Editor-in-Chief Elisabeth Lisican showcases a handful of features to read in the April 2017 issue of Water & Wastes Digest.
Fitch Ratings has assigned a first time rating of 'AAA' to the Fairfax County Water Authority's (FCWA, or the authority) water revenue bonds. The authority plans to issue approximately $170,495,000 water revenue and refunding revenue bonds, series 2002, the week of March 4 through negotiation with a syndicate led by UBS PaineWebber. About $60 million of the issue will provide new money for FCWA's capital program; the remainder will refund a portion of the authority's series 1992 bonds. Fitch also rates the authority's $264 million in outstanding parity debt 'AAA'.
The 'AAA' rating reflects the authority's exceptional financial flexibility; compliance with water quality regulations; ample water supply; sound long-term planning; low rates combined with a wealthy and growing service area; and moderate debt levels with modest capital needs. Debt service coverage is well above targeted levels, which in turn exceed the average legal requirements. Coverage from operating revenues alone is solid, and non-operating revenues provide substantial funding for capital projects and allow the authority to maintain an unusually high cash position, even for 'AAA'-rated utilities. Water rates are the lowest in the District of Columbia metropolitan area, and only moderate increases are projected.
The water system serves about 1.2 million customers in and around Fairfax County, whose general obligation bonds Fitch rates 'AAA'. The county appoints the authority's ten members, who have sole authority over rates, debt issuance, and operations. The county is located southwest of Washington, D.C. and has a growing population estimated at 983,013, of whom about 58% are retail customers. Wealth levels are very high; 2000 census data indicate that Fairfax has the highest median household income of any U.S. county. The strong, diverse economic and employment base includes a large presence in the health care, technology, and financial services sectors. The unemployment rate remains under 3% although it increased from 1.2% in 2000 to an estimated 2% in 2001. The Dec. 2001 rate was 2.7%, compared to 1.0% in December 2000. The labor force and number of employed residents continue to grow.
Wholesale customers, which provided 35% of operating revenues and 23% of total revenues in 2001 (fiscal years ended Dec. 31), include the Virginia-American Water Company (which supplies water to the city of Alexandria and a portion of Prince William County), the Prince William Service Authority, the federal government's Fort Belvoir Military Reservation, Dulles Airport, the town of Herndon, and the Loudoun County Sanitary Authority. Fitch rates the general obligation bonds of Prince William and Loudoun Counties and the town of Herndon 'AA+', and airport system revenue bonds of the Metropolitan Washington Airports Authority (MWAA), which operates Dulles Airport, 'AA-'. MWAA's revenue bonds were placed on Rating Watch with negative implications following Sept. 11.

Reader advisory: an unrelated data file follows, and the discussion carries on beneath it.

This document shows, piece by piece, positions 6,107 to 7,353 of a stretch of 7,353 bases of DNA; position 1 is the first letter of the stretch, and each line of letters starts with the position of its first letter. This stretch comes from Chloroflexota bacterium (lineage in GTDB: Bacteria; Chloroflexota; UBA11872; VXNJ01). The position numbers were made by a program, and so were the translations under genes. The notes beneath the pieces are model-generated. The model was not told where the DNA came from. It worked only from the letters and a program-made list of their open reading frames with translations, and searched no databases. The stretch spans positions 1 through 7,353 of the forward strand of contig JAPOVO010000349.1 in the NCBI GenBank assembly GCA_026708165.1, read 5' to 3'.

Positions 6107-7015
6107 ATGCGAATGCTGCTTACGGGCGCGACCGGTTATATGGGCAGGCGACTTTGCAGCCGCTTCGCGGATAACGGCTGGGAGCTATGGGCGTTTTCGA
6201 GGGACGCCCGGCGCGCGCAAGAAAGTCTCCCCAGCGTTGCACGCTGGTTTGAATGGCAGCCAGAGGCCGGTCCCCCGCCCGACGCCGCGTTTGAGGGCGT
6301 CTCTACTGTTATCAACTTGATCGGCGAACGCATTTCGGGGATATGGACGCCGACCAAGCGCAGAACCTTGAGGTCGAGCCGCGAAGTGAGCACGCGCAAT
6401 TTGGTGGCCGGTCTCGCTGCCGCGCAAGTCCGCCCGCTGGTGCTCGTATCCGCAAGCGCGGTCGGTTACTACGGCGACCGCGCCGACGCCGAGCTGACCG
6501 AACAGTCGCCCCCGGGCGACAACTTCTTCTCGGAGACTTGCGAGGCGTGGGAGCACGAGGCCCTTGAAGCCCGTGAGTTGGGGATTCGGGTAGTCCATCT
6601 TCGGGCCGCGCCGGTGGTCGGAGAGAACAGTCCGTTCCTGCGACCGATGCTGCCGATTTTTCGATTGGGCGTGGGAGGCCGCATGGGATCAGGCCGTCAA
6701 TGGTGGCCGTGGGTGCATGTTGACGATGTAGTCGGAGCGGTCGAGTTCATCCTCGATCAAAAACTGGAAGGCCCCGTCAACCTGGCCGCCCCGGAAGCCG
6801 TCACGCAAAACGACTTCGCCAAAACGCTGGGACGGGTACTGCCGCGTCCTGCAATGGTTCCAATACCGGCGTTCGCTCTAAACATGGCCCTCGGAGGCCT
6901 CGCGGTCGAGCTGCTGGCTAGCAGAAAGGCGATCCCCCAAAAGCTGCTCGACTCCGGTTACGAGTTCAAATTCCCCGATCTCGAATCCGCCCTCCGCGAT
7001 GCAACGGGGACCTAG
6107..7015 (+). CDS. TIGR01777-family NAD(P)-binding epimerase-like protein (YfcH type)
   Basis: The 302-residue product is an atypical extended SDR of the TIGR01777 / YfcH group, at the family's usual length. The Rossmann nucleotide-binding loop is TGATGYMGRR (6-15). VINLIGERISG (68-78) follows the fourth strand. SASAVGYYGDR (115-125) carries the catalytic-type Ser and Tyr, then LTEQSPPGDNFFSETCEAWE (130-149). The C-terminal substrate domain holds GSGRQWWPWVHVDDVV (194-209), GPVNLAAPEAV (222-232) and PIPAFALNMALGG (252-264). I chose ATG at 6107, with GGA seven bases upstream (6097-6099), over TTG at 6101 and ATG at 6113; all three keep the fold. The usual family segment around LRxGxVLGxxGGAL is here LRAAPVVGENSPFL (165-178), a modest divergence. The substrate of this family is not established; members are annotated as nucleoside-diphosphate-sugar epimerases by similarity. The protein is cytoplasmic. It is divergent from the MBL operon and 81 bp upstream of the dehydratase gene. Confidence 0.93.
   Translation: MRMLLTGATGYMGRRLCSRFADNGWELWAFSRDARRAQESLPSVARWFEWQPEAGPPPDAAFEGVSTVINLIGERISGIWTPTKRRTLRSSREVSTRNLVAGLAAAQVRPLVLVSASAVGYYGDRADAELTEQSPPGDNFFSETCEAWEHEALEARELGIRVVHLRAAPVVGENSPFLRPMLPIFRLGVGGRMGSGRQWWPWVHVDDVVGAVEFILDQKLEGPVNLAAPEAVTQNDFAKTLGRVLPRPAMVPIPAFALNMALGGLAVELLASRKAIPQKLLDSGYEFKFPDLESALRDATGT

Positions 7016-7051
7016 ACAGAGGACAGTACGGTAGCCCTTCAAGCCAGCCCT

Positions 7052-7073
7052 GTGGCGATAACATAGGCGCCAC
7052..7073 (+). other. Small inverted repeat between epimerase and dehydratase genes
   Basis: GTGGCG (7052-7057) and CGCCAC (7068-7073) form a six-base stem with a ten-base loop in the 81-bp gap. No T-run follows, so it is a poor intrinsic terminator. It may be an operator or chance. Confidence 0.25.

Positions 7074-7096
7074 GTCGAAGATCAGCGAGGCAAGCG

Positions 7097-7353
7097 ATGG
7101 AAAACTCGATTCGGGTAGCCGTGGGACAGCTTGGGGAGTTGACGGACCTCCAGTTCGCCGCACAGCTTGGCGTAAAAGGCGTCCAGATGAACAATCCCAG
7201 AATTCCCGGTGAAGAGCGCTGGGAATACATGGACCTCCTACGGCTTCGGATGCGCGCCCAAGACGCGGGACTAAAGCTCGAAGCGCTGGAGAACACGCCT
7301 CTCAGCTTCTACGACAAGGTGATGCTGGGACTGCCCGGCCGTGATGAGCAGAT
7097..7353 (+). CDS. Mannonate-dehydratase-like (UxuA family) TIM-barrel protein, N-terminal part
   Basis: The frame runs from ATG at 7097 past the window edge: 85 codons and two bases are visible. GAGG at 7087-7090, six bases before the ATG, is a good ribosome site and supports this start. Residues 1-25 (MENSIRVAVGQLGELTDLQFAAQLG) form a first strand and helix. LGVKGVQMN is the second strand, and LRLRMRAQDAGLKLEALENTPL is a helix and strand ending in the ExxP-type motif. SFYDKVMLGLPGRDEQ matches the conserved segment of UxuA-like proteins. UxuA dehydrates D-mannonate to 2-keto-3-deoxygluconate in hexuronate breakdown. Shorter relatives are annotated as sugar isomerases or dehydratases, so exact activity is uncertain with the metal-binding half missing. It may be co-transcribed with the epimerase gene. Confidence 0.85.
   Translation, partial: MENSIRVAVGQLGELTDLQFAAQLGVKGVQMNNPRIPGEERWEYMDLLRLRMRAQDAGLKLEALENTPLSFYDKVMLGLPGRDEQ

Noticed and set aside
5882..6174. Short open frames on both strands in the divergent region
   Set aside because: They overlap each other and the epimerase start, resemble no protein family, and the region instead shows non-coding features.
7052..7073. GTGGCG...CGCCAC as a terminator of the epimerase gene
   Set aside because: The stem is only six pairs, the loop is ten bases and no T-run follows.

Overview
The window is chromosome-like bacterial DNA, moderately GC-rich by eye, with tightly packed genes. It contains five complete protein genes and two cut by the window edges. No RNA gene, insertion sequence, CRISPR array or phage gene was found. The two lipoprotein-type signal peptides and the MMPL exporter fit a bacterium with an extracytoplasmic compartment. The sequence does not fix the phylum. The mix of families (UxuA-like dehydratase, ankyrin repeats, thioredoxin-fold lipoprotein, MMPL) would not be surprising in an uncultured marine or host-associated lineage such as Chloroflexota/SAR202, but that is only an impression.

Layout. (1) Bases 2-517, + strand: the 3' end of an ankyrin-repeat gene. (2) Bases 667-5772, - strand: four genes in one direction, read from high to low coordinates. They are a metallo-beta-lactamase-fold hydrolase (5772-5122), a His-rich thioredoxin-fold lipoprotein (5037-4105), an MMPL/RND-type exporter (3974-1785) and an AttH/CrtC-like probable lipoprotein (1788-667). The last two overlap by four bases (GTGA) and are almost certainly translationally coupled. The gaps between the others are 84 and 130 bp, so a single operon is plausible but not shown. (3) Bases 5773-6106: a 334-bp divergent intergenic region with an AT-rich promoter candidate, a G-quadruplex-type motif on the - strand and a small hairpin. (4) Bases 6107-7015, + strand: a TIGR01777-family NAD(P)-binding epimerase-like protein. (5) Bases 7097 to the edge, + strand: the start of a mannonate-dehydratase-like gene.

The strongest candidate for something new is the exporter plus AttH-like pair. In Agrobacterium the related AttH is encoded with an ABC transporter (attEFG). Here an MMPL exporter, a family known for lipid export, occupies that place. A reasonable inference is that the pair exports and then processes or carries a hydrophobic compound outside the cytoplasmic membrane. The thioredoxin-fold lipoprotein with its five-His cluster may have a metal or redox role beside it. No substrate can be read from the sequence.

Raw water and treatment capacity are ample, and capacity needs for the rapidly-growing wholesale customer base is funded by those customers over 5-30 year terms. Construction of the Griffith Water Treatment Plant, with expected completion at the end of 2002, will replace existing, less efficient facilities. The new facility, along with the Corbalis plant, will provide water quality superior to U.S. Environmental Protection Agency requirements. Both facilities are expandable. Also under construction is a second intake at the Potomac River, which provides 56% of the system's water, to increase reliability and redundancy. The State of Maryland, which approves permits to withdraw water from the Potomac, initially denied a permit to construct the intake, but a series of Maryland court decisions approved the permit and the intake should be completed by year-end. Future issues related to Maryland's authority over Potomac River water are only a minor concern, as they have not to date affected FCWA's ability to provide sufficient water to its customers.
Debt service coverage from available revenues has been strong, at 2.6x-3.0x over the last five years. Even excluding availability fees and interest income, which together provided 28% of 2001 revenues, coverage has been solid, ranging from 1.4x to 1.8x over the last five years. Coverage of maximum annual debt service, including series 2002 bonds, is a high 2.6x from 2001 revenues. A ten-year strategic financial model indicates that coverage will fall below the FCWA's minimum target of 1.5x in 2011, assuming very conservative assumptions about customer growth and rate increases, and assuming an additional $120 million in debt. Fitch believes that growth will exceed projections, and that the authority has ample flexibility to make adjustments to meet the target coverage level over the ten-year time horizon.